Home BlogMindful Eating Finding Pleasure in Mindful Sips of Wine

Finding Pleasure in Mindful Sips of Wine

by Tansy Boggon

You just have to open a diet book or fitness magazine to discover that the calories in the alcoholic drinks you consume can substantially add to your daily caloric intake.

Do you restrict your alcohol intake?

If we take on board the calories in our chosen alcoholic beverage, we may find ourselves abstaining when out with friends or counteracting the intake with our food choices, such as choosing a low-calorie meal or skipping eating altogether. Yet, how long can we keep this up? How healthy is this?

Does it lead to excessive drinking when you allow yourself to drink?

If we deprive ourselves of something that we enjoy, we’ll likely obsess over it until we give in to temptation.

Then, in our moments of weakness, we can justify our choice to drink by saying, ‘There are antioxidants in wine, right?’ or ‘I’ve had a tough week; I deserve a drink’. These are just stories we make up in our minds to justify the decision we have already made.

There are plenty of arguments for and against drinking alcohol, particularly wine, but at that moment of weakness, the arguments ‘for’ far outweigh those ‘against’.

How you can become a more conscious drinker

So, when it comes to alcoholic beverages, my tip is to become a conscious drinker.

When you come home from work and go to pour a drink or go to order a drink when out with friends, ask yourself, ‘do I really want this, am I truly going to enjoy this or am I having it out of habit, to fit in or to escape?’

If you choose to have a drink, accept this choice, and don’t beat yourself up about it. Rather, observe the colour, smell its aroma, take a sip to taste it, and observe how it feels and affects your body. Maybe you don’t really like the taste after all? Maybe after a few sips, you think ‘that’s all I really needed to get the feeling of having a drink’.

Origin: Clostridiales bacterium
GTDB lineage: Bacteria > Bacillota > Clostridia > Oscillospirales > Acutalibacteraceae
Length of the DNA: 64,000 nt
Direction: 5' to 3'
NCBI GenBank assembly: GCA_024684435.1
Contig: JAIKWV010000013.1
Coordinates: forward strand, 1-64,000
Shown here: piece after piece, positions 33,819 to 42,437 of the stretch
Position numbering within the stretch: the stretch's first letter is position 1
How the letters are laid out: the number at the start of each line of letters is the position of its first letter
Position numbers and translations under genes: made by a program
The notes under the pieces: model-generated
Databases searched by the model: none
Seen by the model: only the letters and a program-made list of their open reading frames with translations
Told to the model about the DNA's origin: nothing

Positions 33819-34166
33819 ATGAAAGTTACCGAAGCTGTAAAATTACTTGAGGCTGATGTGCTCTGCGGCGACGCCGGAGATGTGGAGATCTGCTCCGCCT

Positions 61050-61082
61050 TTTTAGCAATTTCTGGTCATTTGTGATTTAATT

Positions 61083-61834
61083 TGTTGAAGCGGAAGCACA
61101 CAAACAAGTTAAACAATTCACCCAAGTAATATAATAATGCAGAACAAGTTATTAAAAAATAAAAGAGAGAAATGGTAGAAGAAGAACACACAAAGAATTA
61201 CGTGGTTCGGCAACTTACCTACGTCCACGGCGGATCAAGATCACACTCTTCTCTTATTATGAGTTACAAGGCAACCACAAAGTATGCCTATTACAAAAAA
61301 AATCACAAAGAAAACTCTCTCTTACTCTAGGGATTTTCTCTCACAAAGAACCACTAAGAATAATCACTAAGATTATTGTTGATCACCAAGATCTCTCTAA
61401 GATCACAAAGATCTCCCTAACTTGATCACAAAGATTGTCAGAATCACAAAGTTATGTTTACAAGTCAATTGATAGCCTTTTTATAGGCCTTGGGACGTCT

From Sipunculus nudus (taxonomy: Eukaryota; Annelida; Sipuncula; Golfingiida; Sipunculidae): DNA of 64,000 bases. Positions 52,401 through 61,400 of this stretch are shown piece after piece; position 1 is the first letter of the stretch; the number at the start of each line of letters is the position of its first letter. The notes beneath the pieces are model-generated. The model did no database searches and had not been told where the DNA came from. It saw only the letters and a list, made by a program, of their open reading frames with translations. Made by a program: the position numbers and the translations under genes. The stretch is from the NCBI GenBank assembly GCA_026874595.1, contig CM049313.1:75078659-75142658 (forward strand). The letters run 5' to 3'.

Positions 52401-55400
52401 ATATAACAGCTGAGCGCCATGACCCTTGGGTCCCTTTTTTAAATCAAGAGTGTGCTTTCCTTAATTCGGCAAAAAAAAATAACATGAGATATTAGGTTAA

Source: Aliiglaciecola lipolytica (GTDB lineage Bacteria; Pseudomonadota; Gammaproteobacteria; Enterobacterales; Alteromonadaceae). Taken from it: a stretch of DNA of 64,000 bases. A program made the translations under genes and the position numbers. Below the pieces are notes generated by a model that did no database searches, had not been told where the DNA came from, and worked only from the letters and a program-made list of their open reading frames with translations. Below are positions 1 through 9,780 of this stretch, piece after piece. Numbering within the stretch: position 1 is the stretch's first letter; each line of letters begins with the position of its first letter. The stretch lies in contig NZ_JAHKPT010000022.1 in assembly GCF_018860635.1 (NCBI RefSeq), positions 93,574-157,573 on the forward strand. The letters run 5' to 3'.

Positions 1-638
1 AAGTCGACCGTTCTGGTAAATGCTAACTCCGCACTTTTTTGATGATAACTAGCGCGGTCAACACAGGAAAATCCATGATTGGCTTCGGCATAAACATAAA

Tansy Boggon taking in the aroma of a glass of red wine

Be fully aware that you are drinking

Draw your attention to how it feels in your body. How does it affect you physically, mentally and emotionally? Maybe the sensations in the body feel good.

Then, before you pour another, tune in and ask yourself, ‘Do I need another? Am I drinking my second, third or fourth drink on autopilot? Will more to drink enhance these feelings or sever any awareness of my body’.

The amazing thing is, when you do this, you may find yourself automatically drinking less, without imposing rules, but rather tuning in to your own body.

Activate the pleasure response

The other thing about relaxing the ‘diet rules’ and being truly aware and enjoying our drink is that we can activate the pleasure or relaxation response in our body. Taking us out of the ‘fight and flight’ mode, where our blood pressure is elevated, our heart rate increased, and blood is shunted away from digestion. Thus, when we are relaxed, our digestion is improved, and we can better assimilate the nutrients consumed.

Yes, an alcoholic beverage will provide additional energy to your body. However, if you consume it slowly and mindfully, your body will register this energy input. Thus resulting in you drinking and eating less.

On the other hand, if you drink unconsciously to seek pleasure and escape the pain in your life, you may find yourself seeking pleasure in additional drinks and in some cases food.

Ask, why am I drinking?

So next time you head for a drink, ask yourself, is this habit? Am I really enjoying this? How much do I need to truly enjoy it?

By asking yourself these questions, your body will likely ‘tell’ you how many drinks are enough without you having to focus on the calories in your alcoholic drink of choice.

If you enjoyed this blog, you might also want to read How wine tasting can help us find our ideal diet.

Disclaimer: Please note that this blog is intended for casual drinkers who do not have an alcohol addiction but rather drink out of habit and wish to reduce their consumption. If you have an alcohol addiction, I encourage you to seek support from an appropriate professional.

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